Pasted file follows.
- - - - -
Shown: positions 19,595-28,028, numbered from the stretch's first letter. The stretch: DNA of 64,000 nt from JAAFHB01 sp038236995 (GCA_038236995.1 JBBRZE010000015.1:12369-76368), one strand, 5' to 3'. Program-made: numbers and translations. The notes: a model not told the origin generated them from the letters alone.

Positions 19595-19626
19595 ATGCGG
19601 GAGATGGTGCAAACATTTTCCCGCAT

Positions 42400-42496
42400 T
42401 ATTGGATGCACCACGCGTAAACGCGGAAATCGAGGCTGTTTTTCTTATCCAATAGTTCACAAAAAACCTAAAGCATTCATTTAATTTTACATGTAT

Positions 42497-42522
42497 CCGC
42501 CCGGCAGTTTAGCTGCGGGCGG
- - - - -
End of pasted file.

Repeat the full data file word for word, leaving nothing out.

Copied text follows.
Shown: positions 19,595-28,028, numbered from the stretch's first letter. The stretch: DNA of 64,000 nt from JAAFHB01 sp038236995 (GCA_038236995.1 JBBRZE010000015.1:12369-76368), one strand, 5' to 3'. Program-made: numbers and translations. The notes: a model not told the origin generated them from the letters alone.

Positions 19595-19626
19595 ATGCGG
19601 GAGATGGTGCAAACATTTTCCCGCAT

Positions 42400-42496
42400 T
42401 ATTGGATGCACCACGCGTAAACGCGGAAATCGAGGCTGTTTTTCTTATCCAATAGTTCACAAAAAACCTAAAGCATTCATTTAATTTTACATGTAT

Positions 42497-42522
42497 CCGC
42501 CCGGCAGTTTAGCTGCGGGCGG